Inquiry into patient experience

The All Party Parliamentary Group (APPG) on Children, Teenagers and Young Adults with Cancer (CTYAC) is launching an inquiry into patient experience for children and young people with cancer across the UK. We want to hear from young people, parents and health professionals.

Why is the APPG looking at patient experience?

Patient experience has been identified by NHS England and in cancer strategies across the UK as being vital to clinical outcomes. 

Improvements have been made in cancer services across the UK, but progress still needs to be made in key areas of experience for children, teenagers and young adults, including earlier diagnosis, access to age-appropriate services and post-treatment support.

The APPG hopes to better understand the experiences of children and young people with cancer and identify whether their needs are being met by cancer services across the UK. 

Read the full terms of reference of the inquiry.

What do we want to find out?

The group will gather evidence and make recommendations on the following three themes: 

  1. Children and young people’s experiences of diagnosis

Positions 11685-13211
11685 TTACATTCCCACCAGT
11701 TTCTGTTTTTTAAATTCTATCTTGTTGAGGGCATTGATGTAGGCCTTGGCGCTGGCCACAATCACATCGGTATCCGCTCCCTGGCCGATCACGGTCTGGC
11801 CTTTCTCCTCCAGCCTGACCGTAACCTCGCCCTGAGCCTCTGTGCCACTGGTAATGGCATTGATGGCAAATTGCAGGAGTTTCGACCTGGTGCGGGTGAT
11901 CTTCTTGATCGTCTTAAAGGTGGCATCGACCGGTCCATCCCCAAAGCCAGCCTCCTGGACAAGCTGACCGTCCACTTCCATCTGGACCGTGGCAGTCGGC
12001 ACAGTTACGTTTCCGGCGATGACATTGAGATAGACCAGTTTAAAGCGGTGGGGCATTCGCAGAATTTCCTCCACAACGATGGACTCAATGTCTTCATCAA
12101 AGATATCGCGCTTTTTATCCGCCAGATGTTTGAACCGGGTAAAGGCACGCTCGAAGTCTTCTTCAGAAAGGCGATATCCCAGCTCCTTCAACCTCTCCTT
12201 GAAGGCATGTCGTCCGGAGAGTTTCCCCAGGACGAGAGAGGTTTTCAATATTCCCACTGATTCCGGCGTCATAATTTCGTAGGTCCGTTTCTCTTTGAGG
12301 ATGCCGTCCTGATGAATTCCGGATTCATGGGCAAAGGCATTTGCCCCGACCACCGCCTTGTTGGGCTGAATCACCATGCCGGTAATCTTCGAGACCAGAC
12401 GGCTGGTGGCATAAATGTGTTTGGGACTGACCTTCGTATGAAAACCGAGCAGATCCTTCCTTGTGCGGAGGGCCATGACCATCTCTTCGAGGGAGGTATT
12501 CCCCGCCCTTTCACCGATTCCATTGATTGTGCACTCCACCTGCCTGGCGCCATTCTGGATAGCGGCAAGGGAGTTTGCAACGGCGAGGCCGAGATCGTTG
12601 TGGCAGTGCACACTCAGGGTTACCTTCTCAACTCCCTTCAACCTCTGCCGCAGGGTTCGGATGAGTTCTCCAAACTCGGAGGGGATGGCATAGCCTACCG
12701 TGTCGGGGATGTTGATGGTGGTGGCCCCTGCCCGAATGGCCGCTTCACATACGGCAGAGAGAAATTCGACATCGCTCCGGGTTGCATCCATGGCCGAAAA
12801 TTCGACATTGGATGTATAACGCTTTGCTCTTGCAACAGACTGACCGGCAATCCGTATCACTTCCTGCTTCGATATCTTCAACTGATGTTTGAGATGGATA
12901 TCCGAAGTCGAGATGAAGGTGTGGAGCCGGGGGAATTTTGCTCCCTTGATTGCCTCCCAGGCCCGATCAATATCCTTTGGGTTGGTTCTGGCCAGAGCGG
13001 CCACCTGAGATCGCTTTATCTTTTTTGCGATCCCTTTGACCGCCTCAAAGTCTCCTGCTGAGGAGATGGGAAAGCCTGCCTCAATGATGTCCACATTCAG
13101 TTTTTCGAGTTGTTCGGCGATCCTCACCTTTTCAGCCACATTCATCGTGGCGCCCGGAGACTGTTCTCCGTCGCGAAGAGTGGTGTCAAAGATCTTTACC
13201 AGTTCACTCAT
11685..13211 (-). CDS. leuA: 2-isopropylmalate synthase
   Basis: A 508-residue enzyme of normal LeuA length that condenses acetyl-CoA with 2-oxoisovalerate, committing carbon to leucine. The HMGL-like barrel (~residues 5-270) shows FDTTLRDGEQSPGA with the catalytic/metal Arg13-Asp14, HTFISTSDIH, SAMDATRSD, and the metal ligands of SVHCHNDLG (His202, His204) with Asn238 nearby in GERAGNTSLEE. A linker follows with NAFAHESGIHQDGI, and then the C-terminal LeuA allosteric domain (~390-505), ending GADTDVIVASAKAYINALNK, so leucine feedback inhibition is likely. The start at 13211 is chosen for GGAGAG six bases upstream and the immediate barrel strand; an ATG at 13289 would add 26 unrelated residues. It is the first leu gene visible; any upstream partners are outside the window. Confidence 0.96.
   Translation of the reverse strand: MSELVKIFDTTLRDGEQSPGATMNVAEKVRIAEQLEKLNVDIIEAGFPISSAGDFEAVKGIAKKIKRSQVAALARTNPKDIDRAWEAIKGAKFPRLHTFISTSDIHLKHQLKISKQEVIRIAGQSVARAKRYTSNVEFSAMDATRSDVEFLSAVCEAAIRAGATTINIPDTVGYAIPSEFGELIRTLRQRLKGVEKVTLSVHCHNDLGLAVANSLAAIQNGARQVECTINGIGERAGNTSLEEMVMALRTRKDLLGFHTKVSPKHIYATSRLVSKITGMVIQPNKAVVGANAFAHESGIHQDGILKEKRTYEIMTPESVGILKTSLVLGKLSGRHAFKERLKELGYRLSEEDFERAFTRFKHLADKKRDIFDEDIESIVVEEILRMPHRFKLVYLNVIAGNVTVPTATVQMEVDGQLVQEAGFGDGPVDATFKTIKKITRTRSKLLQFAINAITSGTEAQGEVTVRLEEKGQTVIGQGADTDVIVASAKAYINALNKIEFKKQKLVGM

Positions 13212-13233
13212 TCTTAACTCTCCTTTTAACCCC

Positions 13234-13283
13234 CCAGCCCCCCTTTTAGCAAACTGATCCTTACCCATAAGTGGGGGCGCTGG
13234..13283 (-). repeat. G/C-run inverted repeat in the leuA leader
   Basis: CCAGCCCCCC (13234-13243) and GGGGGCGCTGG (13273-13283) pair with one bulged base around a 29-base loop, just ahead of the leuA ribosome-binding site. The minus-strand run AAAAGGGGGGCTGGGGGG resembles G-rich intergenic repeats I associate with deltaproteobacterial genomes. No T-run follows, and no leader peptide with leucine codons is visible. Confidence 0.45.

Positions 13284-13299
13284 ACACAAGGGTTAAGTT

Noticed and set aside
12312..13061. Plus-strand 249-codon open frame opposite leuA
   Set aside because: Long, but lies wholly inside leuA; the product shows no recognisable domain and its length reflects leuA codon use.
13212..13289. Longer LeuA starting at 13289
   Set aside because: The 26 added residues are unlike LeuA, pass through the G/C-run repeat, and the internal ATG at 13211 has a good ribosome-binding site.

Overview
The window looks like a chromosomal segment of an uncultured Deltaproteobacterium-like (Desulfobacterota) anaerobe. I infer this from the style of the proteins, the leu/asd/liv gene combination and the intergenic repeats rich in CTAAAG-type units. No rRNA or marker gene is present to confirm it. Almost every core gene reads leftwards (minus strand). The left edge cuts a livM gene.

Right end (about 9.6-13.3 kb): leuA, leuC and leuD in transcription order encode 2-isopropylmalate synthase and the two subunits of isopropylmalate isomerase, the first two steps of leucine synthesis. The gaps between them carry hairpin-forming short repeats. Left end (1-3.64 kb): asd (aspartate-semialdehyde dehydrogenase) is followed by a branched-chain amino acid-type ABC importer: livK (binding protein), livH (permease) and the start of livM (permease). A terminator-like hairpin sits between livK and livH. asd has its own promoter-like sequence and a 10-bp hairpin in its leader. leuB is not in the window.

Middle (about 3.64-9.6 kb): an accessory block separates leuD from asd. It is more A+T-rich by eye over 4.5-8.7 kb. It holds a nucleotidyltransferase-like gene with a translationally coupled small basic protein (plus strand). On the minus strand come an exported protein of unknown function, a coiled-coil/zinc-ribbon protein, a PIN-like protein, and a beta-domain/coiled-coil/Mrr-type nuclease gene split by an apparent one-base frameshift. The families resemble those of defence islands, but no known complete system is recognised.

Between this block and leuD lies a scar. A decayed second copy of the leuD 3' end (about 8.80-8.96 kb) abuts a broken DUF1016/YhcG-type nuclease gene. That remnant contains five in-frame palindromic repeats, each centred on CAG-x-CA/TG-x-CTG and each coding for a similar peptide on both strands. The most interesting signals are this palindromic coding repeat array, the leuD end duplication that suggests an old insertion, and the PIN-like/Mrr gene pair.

2. Post-treatment support for children and young people
  3. How children and young people want their voices to be heard in the system.

Call for evidence

The APPG has gathered focused feedback from healthcare professionals, children and young people with cancer and their families through an online survey and a Facebook Live Q&A.

The APPG is holding two scrutiny sessions in Parliament, where key experts across the cancer sector will give evidence to a panel of MPs, a young person and a parent.

At the first session on 25 April, the Group will hear evidence from:

  • Steve Brine MP, the government minister responsible for cancer policy
  • Professor Chris Harrison, NHS England's National Clinical Director for Cancer 
  • Dr Rachael Hough, Chair of the Children and Young Adult Cancer Services Clinical Reference Group. 

At the second session on 2 May, the Group will hear evidence from:

  • Kate Lee, Chief Executive at CLIC Sargent, 
  • Kate Collins, Chief Executive at Teenage Cancer Trust, 
  • Louise Dolphin, CLIC Sargent Social Worker 
  • Jamie Cargill, Teenage Cancer Trust Lead Nurse. 

The Group will also hear evidence from representatives from the devolved nations, including:

  • Clare Rowntree, Wales national clinical lead for teenagers and young adults with cancer 
  • Prof. Hamish Wallace, National Clinical Director of the Managed Service Network for Children and Young People with Cancer in Scotland 
  • Dr Anthony McCarthy, Consultant Paediatric Oncologist in Northern Ireland

What will happen next?

The APPG will publish the findings of this Inquiry and the key recommendations for change in the summer 2018.